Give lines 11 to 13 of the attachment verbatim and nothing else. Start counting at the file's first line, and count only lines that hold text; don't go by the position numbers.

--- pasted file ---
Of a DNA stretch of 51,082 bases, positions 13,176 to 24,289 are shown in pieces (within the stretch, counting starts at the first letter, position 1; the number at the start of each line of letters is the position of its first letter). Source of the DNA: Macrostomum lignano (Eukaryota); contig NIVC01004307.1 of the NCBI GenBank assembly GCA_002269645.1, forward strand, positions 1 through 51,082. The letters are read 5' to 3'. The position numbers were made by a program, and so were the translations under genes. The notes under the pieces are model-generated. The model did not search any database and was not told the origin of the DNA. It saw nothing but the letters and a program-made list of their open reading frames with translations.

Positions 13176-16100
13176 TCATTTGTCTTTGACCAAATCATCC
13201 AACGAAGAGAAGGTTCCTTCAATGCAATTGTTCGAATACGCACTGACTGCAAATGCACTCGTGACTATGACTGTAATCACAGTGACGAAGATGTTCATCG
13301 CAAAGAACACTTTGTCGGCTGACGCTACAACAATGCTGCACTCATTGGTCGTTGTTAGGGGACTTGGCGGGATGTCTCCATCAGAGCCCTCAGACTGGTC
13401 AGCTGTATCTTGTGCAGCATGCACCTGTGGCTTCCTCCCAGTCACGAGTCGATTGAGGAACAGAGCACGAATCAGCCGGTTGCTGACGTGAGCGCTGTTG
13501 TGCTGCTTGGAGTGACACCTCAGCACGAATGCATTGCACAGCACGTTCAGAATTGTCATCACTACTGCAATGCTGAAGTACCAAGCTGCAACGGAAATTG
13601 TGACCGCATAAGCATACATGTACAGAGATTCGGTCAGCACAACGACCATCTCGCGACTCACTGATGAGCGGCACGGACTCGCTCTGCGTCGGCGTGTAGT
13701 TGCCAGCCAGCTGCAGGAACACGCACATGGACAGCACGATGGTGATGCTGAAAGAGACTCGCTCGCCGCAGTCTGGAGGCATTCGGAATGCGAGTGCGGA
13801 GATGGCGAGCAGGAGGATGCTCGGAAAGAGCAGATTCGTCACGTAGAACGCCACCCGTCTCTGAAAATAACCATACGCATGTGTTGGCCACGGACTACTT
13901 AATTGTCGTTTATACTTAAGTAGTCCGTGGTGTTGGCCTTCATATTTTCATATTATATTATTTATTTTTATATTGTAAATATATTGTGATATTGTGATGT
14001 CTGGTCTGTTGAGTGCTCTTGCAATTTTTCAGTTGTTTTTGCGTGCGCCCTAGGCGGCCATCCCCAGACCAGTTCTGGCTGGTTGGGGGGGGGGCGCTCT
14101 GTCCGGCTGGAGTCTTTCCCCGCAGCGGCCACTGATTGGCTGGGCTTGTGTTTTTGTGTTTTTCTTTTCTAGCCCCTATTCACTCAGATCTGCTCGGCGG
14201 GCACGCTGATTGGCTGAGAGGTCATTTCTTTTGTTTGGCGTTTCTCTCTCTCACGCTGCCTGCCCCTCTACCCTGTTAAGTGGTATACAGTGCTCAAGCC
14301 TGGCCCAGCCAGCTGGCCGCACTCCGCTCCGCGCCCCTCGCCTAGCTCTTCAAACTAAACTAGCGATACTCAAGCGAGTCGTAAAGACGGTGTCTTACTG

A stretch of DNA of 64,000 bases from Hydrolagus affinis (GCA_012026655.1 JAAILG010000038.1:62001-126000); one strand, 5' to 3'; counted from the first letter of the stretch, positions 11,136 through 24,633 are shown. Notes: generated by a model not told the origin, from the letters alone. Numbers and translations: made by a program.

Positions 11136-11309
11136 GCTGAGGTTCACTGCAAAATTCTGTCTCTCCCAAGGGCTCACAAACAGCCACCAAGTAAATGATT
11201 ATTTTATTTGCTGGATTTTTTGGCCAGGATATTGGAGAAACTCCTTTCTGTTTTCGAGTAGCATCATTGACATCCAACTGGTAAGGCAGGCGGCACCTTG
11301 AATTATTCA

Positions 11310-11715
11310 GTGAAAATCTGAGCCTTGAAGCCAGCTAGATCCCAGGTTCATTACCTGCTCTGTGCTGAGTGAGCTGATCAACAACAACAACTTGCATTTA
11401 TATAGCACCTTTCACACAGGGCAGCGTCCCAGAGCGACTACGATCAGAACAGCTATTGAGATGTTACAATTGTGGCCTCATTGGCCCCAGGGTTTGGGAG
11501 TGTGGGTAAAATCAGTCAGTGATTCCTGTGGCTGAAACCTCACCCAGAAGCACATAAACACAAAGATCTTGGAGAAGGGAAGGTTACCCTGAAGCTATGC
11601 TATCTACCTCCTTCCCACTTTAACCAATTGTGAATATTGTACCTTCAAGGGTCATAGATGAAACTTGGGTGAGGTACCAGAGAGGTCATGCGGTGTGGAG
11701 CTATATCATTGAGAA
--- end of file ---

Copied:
13901 AATTGTCGTTTATACTTAAGTAGTCCGTGGTGTTGGCCTTCATATTTTCATATTATATTATTTATTTTTATATTGTAAATATATTGTGATATTGTGATGT
14001 CTGGTCTGTTGAGTGCTCTTGCAATTTTTCAGTTGTTTTTGCGTGCGCCCTAGGCGGCCATCCCCAGACCAGTTCTGGCTGGTTGGGGGGGGGGCGCTCT
14101 GTCCGGCTGGAGTCTTTCCCCGCAGCGGCCACTGATTGGCTGGGCTTGTGTTTTTGTGTTTTTCTTTTCTAGCCCCTATTCACTCAGATCTGCTCGGCGG